Kilokas pet aid products and services. Pet first aid courses/products. For more information,
Call Chantale 514-830-2387or email

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Ask the Expert

Constipation – constipated cat constipated dog – General rule of thumb

Let me start by separating both cat and dog conditions since they are very different even though the symptoms may appear similar:

For cats, the most common cause of constipation is furballs from grooming. Often cats vomit up these furballs as fur sausages, however some cats are more prone to getting constipation from these as they pass through the intestines if they do not vomit them. It is for this reason that we recommend a hairball or furball paste to be given to even healthy cats 1-2 x weekly to avoid the constipation problem.

Obviously there may be less common causes of constipation including eating toys or other non food items that may get stuck, neurological diseases, cancer of the intestines to name a few.
If there is no response to hairball pastes for constipation in 2-3 days or if he looks ill, then a visit to the vet is definitely warranted.

For dogs, straining to poop frequently, sometimes producing a stool that may be mucus coated or bloody or even liquid squirting when they strain, is far more commonly caused by a large bowel infection that constipation. The analogy I can give you is that of someone who is lactose intolerant, and eats pizza, is going to need to visit the washroom soon after due to the burning sensation in their large bowel. A similar situation occurs with dogs causing frequent urges and attempts to poop, causing straining. Eventually this can cause a really bad diarrhea in dogs with squirting bloody diarrhea. Causes include parasites, infections such as E.Coli, Salmonella or some other bacteria, viruses, stress, changes of food, new treats or bones, spicy or fatty foods etc.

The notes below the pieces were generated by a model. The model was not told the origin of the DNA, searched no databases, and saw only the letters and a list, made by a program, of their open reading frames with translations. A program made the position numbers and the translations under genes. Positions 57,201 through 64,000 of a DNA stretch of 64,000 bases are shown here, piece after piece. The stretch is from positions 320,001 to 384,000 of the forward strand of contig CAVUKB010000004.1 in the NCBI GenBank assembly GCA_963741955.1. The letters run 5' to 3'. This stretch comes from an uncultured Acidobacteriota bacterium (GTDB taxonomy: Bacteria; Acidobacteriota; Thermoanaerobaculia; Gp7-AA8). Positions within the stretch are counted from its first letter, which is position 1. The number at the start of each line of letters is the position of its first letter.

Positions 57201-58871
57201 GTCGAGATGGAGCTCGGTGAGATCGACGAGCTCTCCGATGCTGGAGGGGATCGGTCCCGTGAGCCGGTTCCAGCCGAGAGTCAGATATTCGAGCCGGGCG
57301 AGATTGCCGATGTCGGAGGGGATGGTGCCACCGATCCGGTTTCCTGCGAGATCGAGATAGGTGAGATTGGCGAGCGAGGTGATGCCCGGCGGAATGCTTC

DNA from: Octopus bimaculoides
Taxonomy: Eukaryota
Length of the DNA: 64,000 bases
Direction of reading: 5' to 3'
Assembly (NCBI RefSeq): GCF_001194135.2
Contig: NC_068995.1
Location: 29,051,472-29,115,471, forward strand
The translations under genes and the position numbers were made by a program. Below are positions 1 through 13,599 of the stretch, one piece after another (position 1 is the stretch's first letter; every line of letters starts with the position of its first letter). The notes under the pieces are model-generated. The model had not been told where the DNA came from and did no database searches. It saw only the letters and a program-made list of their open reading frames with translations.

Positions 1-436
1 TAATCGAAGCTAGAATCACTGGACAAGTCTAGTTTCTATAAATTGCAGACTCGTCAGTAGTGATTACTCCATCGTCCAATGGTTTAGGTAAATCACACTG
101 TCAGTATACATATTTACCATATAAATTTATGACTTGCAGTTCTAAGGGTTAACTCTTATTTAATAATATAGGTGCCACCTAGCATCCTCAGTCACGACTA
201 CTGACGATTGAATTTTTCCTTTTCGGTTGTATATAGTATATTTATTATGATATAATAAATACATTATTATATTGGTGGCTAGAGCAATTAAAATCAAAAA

Constipation in dogs is possible, causing hard, dry stool. Common causes for this would be eating unusual objects, bones or prostate disease in unneutered male dogs. Both conditions in dogs usually don’t clear up without medical intervention so I would suggest a visit to your regular vet.

Martin Slome DVM

Centre Street Animal Hospital
7700 Bathurst Street Units, 40-42
L4J 7Y3

Tel. (905) 771-9855

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Calendar of Events

Sept 7, 2003 – Dog Disc Competition CCDA Sanctioned
Location – D.O.G. Sports CentreAlton, Ontario
Contact – Dawn Kadish

Sept 14, 2003 – Bark in the Park
Location – Benson Park, Hudson, Quebec
Contact – 514-217-dogs or go to

Sept 20, 2003 Disc Dog Competition CCDA Sanctioned
Location – Barkside Niagara Falls, Ontario

If you have any pet related events (e.g., pets shows, pet craft shows, etc.), please forward them to us for inclusion in the next edition of our newsletter. There is no charge for this service.

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Pets411: National Pet Service Directory offers free searching of over 10,000 CANADIAN listings broken down into 15 provider categories.

Our newest Top Links include:
British Columbia


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In the News

Pet passports to cover North America

People will soon be able to bring their vaccinated pets from the USA and Canada to the UK.

Starwood Hotels to allow dog guests in the U.S., Canada

Traveling dog owners need to no longer worry about what to do with their dogs when they go on vacation.

More articles from Canada and around the world are available here.